Consider a basic language containing integer and boolean literals along with addition. The first approach to modeling this language could be a type like the following:

```
data Exp
= I Int
| B Bool
| A Exp Exp
```

with terms such as `I 10`

, `B True`

, `A (I 5) (I 6)`

, and so on. Since this is a language, we will want to end up writing some interpreters for it, such as the following function to pretty-print a term:

```
pprint :: Exp -> String
pprint (I i) = show i
pprint (B b) = show b
pprint (A l r) = "(" ++ pprint l ++ " + " ++ pprint r ++ ")"
```

The kind of recursion being performed here can be expressed easily as a catamorphism, so let’s go ahead and generalize it out. We’ll use the language of F-algebras, introducing a new type parameter `a`

and replacing all of the recursive references with it.

```
newtype Fix f = Fix { unFix :: f (Fix f) }
cata :: Functor f => (f a -> a) -> Fix f -> a
cata h = h . fmap (cata h) . unFix
data ExpF a
= I Int
| B Bool
| A a a
deriving (Functor)
type Exp = Fix ExpF
```

Then, we can restate our pretty-printer without doing explicit recursion:

```
pprint :: Exp -> String
pprint = cata go
where go (I i) = show i
go (B b) = show b
go (A l r) = "(" ++ l ++ " + " ++ r ++ ")"
```

But what happens when we want to write an evaluator for our language? The existence of the `B`

constructor “messes everything up” - we can’t just implement `eval :: Exp -> Int`

because not all of our terms will evaluate to an integer. Enter GADTs:

```
data Exp a where
I :: Int -> Exp Int
B :: Bool -> Exp Bool
A :: Exp Int -> Exp Int -> Exp Int
```

Now, the `Exp`

type is indexed by the type of the expression it represents, so now we can implement a well-typed evaluator:

```
eval :: Exp a -> a
eval (I i) = i
eval (B b) = b
eval (A l r) = eval l + eval r
```

But now we’re back to where we’ve started in terms of expressing recursive functions. Must we really implement our recursion manually for *every* GADT we define?

As you might have guessed from the title, the answer is no! We can find fixed points of GADTs in a way that is very similar to the recursive ADTs we are used to.

## Constructing `HFix`

We can’t simply replace every recursive reference with a new type parameter `a`

of kind ★ — since `Exp`

is indexed by a type, we would lose the fact that the argument to the constructor should also be indexed by a type. Instead, let’s introduce a new type parameter `f :: * -> *`

, which will allow us to retain the indexed type:

```
data ExpF a f where
I :: Int -> ExpF Int f
B :: Bool -> ExpF Bool f
A :: f Int -> f Int -> ExpF Int f
```

Now we need an analogue to `Fix`

that works for this kind of type. The kind of `ExpF`

is `* -> (* -> *) -> *`

, and our output should be the same kind as our original `Exp`

, so we want a type of kind `(* -> (* -> *) -> *) -> (* -> *)`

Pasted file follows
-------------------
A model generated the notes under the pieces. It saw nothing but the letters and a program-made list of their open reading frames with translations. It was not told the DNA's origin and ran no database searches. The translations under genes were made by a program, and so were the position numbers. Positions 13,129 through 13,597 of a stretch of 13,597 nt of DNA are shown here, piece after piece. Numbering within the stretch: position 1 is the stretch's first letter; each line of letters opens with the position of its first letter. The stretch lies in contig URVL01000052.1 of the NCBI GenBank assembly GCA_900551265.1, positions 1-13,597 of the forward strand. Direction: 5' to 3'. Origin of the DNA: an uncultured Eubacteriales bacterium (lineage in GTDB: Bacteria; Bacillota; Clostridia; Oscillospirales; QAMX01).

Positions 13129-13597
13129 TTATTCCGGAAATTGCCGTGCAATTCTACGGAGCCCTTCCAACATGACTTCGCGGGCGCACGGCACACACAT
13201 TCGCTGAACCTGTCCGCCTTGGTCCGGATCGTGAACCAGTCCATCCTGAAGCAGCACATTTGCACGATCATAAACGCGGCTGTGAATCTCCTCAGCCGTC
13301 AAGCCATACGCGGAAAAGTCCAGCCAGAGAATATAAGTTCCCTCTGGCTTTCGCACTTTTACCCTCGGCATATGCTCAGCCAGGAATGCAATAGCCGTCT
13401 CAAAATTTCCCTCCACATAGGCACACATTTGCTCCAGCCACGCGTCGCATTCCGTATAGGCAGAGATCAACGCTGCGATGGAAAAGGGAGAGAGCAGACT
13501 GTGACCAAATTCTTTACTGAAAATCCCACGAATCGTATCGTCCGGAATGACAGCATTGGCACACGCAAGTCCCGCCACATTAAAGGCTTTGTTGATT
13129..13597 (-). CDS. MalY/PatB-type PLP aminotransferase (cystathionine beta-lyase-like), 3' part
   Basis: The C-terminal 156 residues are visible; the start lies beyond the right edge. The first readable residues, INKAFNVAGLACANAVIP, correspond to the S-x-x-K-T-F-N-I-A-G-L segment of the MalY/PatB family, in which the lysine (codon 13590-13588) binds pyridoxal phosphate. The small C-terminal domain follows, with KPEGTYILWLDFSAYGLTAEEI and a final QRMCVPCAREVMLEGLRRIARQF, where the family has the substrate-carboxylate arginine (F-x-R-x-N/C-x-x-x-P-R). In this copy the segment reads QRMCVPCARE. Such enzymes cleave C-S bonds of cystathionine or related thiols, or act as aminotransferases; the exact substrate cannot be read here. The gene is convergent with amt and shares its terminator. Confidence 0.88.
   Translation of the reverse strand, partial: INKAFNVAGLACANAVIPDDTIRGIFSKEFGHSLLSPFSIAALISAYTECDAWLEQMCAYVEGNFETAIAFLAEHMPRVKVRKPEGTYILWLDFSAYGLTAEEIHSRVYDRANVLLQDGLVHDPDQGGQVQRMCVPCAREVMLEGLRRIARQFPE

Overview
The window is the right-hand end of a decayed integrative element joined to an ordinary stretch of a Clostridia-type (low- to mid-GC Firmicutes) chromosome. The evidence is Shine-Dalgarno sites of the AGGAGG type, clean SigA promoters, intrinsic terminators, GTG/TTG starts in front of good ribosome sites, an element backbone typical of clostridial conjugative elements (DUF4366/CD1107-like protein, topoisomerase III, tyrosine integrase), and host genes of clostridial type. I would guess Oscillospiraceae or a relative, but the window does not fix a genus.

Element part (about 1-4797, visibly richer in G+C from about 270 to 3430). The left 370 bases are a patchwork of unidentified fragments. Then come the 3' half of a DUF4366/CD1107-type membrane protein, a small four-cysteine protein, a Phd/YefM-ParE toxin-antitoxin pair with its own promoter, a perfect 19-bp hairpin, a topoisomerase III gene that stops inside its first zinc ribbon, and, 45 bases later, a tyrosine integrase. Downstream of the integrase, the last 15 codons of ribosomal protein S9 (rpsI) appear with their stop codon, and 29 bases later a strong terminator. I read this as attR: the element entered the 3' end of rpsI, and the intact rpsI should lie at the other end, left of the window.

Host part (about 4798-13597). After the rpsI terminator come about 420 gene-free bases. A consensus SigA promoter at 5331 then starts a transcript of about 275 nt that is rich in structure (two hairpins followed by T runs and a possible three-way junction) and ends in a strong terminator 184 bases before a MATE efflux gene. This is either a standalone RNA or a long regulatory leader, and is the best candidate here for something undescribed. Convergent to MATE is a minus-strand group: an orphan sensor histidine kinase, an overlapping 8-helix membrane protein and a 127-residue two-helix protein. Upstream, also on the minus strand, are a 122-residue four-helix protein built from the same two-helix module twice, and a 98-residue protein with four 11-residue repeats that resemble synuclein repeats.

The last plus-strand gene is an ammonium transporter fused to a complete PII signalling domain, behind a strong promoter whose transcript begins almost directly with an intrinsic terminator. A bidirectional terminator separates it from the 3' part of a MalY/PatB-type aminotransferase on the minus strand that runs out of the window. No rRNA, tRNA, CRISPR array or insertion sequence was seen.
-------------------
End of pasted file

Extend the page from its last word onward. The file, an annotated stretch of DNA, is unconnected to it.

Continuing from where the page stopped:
.

```
newtype HFix h a = HFix { unHFix :: h a (HFix h) }
type Exp a = HFix ExpF a
```

Just like in `Fix`

, we instantiate the last type parameter of our input to the fixed-point type, recursively tying the knot. To build up an `Exp a`

, we just apply `HFix`

after applying each constructor from `ExpF`

. Some examples of such terms include `HFix $ I 1`

and `HFix $ A (HFix $ I 2) (HFix $ I 2)`

.

It’s getting rather unwieldy to construct terms of our language, so let’s go ahead and define some smart constructors which use `HFix`

for us:

```
i :: Int -> Exp Int
i x = HFix $ I x
b :: Bool -> Exp Bool
b x = HFix $ B x
a :: Exp Int -> Exp Int -> Exp Int
a l r = HFix $ A l r
```

These aren’t necessary to perform our evaluation, but would come in handy in a real-life implementation scenario.

## Catamorphisms

Now that we have a fixed-point representation of our data type, we need an analogue of `cata`

for types of this kind. Recall the type of cata:

`cata :: Functor f => (f a -> a) -> Fix f -> a`

Since `Exp`

can’t be a `Functor`

, we will need a higher-order analogue that fills the same role. Instead of changing our `a`

, however, we will want to change `f`

:

```
class HFunctor h where
hmap :: (f a -> g a) -> h a f -> h a g
```

With a `HFunctor`

, we can lift a natural transformation `f a -> g a`

into a map over `h`

. We can implement `HFunctor`

for `ExpF`

easily:

```
instance HFunctor ExpF where
hmap m (I x) = I x
hmap m (B x) = B x
hmap m (A l r) = A (m l) (m r)
```

Now, we should be able to express our analogue `cataH`

. With `cata`

, the caller is able to choose what the folding function is, along with the carrier type `a`

. Continuing the analogy, in `cataH`

we will be able to choose the carrier **functor** `f`

:

```
cataH :: HFunctor => (h a f -> f a) -> HFix h a -> f a
cataH m = m . hmap (cataH m) . unHFix
```

The definition of `cataH`

is identical to our previous definition of `cata`

, modulo the choices of typeclass and fixed-point operator. This should give us some confidence that the definition is correct.

Finally, let’s define evaluation for our new fixed type:

```
eval :: Exp a -> a
eval = cataH go
where go (I i) = i
go (B b) = b
go (A l r) = l + r
```

And we’re done! If your type can be a `HFunctor`

, you can use `cataH`

to perform catamorphisms over it. This same approach can be generalized to types of other kinds in a very similar fashion.